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Critical Mass celebrates urban cycling

No conflict despite police presence

Critical Mass, a collective bike ride held in cities around the world, took to the rainy streets this past Friday for its monthly “rolling celebration of urban cycling.” Tensions were high due to both the arrests and fines at July’s Critical Mass event, and the heavy police presence at this month’s event.

The ride was declared illegal by the Service de police de la ville de Montréal (SPVM) at 6 p.m., as soon as cyclists took off from Square Phillips. Cyclists moved through the downtown area heading east before finally dispersing at the Fullum and Hochelaga intersection. Despite police tailing the cyclists on motorbikes and in cars, no arrests were made, and the ride remained peaceful.

Critical Mass aims to make a statement in favour of sustainable transportation, but reasons for individual participation vary. “I think it’s really bad what’s happening in the city right now with the police,” Nellie Briar told The Daily. “I am here to send the message that police intimidation should not work.”

Participant Fannie Dulude offered a similar sentiment. “The more people there are, the more festive it is and the safer people feel. There’s the idea that we are looking out for each other.”

Last month’s Critical Mass sparked an outcry in the media and among cyclists after an unexpected police crackdown landed some participants with a $500 fine, while 23 others were arrested.

Cyclists were ticketed under article 500.1 of the Highway Safety Code of Quebec, which prohibits the obstruction of vehicles on a public road without authorization of, and control by, the police.

Ian Lafrenière, Commander of the SPVM, told Le Devoir that cyclists were arrested in July for zig-zagging between cars, cycling against traffic, running through red lights, and, in two cases, trying to bike on the Jacques-Cartier bridge.

Darren Becker, Director of Communications for the city of Montreal, told Le Devoir that the city supported the intervention of the SPVM at the Critical Mass in July.

“I have the impression that police were profiling some of the participants last month because they thought they might have been involved in the student strikes. They don’t have a tolerance and I don’t think it is a good enough reason for their intervention,” Briar told The Daily.

The police crackdown on Critical Mass is part of a larger picture: the SPVM has been paying special attention to enforcing highway safety code provisions more strictly as part of a summer-long cyclist safety campaign.

“The issue is that we gave privilege to a police force and they’re abusing it,” participant Katie Nelson told The Daily at July’s Critical Mass. “At some point this isn’t just a cyclist issue, its an issue for everyone.”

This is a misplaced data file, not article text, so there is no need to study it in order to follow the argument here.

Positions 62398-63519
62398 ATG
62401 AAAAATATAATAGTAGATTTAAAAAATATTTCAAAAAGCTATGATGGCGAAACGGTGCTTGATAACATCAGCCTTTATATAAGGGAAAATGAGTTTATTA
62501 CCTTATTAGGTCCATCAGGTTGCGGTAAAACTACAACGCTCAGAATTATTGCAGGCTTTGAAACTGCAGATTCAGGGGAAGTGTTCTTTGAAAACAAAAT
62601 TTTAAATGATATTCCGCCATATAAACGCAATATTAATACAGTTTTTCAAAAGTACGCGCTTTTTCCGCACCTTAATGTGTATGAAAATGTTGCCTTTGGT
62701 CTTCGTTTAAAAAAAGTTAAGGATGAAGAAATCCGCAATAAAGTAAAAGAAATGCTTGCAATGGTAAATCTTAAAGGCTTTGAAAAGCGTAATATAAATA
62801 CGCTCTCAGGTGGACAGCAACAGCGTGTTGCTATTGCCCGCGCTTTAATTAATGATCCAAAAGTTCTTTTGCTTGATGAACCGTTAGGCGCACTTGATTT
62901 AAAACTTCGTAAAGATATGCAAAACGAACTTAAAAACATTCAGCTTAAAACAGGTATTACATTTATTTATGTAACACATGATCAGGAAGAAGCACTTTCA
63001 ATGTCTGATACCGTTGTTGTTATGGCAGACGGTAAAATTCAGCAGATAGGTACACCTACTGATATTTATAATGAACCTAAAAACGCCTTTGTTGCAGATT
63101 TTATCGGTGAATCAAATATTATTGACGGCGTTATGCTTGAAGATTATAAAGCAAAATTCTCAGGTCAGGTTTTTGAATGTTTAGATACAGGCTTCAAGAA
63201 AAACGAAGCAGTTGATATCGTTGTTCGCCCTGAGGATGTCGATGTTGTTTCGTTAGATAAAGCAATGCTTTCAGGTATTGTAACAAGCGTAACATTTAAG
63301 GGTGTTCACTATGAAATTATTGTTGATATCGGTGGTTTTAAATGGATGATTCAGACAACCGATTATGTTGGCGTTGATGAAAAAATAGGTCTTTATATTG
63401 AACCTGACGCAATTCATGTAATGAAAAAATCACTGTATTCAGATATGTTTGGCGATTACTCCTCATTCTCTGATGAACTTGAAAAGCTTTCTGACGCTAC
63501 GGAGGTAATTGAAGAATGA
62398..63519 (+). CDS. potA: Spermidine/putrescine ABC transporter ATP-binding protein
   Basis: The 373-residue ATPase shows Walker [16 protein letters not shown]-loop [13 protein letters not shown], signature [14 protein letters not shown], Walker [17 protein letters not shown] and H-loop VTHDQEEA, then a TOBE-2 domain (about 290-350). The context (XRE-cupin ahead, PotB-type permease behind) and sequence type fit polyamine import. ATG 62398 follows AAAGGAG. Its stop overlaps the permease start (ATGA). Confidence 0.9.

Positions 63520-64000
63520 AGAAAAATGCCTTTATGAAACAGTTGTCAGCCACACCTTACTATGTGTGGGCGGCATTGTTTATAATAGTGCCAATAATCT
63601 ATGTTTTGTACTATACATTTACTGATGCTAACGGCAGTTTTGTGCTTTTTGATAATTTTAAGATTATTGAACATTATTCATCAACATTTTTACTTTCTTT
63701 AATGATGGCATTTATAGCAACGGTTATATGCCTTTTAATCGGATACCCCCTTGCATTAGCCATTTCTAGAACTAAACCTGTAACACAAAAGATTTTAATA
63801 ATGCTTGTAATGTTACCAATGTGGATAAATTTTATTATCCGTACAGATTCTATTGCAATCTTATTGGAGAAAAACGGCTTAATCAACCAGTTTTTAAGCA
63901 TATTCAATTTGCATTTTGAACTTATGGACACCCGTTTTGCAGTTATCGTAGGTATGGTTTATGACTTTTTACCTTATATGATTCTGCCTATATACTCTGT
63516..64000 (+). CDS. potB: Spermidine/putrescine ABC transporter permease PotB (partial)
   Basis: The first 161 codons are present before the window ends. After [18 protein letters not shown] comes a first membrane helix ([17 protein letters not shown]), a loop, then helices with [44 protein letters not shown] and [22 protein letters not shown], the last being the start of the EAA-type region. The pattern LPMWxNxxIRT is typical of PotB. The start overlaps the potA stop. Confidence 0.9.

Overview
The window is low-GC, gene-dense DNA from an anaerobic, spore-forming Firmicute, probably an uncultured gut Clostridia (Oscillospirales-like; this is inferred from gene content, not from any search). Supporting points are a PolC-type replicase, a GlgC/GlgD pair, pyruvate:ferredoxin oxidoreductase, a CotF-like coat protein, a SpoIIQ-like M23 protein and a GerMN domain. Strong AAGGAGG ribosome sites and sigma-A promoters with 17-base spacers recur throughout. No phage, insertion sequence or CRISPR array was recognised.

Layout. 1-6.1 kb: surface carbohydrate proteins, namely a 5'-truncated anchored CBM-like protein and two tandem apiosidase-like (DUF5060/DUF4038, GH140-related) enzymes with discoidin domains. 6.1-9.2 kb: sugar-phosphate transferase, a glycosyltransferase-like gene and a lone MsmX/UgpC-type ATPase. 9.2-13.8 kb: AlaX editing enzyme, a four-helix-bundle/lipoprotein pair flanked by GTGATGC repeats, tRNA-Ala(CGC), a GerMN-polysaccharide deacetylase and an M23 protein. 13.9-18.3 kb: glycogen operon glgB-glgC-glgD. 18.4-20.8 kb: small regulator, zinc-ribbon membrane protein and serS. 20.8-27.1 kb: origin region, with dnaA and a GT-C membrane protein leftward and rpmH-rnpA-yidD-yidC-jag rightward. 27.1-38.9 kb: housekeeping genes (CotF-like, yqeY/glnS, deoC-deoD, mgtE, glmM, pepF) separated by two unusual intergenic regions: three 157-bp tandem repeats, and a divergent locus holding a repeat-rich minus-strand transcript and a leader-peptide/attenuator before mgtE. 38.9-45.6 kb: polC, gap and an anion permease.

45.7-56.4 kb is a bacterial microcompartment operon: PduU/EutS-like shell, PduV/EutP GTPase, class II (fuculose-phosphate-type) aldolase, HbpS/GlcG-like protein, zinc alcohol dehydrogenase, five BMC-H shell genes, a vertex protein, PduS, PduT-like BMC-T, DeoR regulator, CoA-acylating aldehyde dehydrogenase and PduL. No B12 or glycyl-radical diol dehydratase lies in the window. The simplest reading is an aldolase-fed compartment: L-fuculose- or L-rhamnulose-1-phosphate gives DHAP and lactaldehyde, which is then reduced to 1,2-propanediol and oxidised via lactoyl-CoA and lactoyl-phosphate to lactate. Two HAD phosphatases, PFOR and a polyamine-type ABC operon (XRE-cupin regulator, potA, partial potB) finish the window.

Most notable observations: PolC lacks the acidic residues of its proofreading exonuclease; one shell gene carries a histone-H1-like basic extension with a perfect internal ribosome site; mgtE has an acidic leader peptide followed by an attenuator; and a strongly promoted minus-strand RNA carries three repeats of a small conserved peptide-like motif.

News sources and Montrealers have taken very different stances on the crackdown. In an editorial, the Montreal Gazette supported the police crackdown, concluding, “Rather than seeing injustice in police enforcement of rules of the road for cyclists, or trying to frustrate it, cyclists would best be served by strictly obeying reasonable rules enforced in a reasonable manner.”

In contrast, the Link’s managing editor Erin Sparks published an opinion piece in June decrying the “outdated laws” for cycling in Montreal. In the Gazette’s editorial, they referred to Sparks’s piece as “the cycling lobby complaining bitterly about the crackdown.”

“The majority [of tickets] appear to be misguided attempts to criminalize cycling in a city oriented towards car travel,” Sparks wrote, adding, “Considering the increase in cyclists in the city, as well as how easy it is becoming to travel by bike around the city, the law should be adjusted to reflect these changing realities.”

A crowd-sourced Google Map created by Montrealer Dominik Richard has also garnered significant attention; it allows Montreal cyclists to mark locations where police have been seen ticketing cyclists.

Those critical of the crackdown have pointed out that many of the offenses are petty and obscure, such as $37 fines for missing pedal reflectors. In response, police promised in mid-June to focus on more severe offenses such as running red lights, and promised to meet with Vélo Québec.

To avoid being hit with these potential fines, participants of this month’s Critical Mass came prepared with extra reflectors to give out to fellow cyclists.

Statistics from both the city of Montreal and the SPVM show that accidents are not increasing, but instead decreasing, even with more cyclists on the road. In recent years, according to statistics provided by the SPVM on their cyclist safety campaign page, the total number of injuries (both minor and serious) as well as deaths has fallen from 733 in 2009 to 641 in 2011. According to Le Devoir, the number of cyclists has increased by 10 to 20 per cent each year.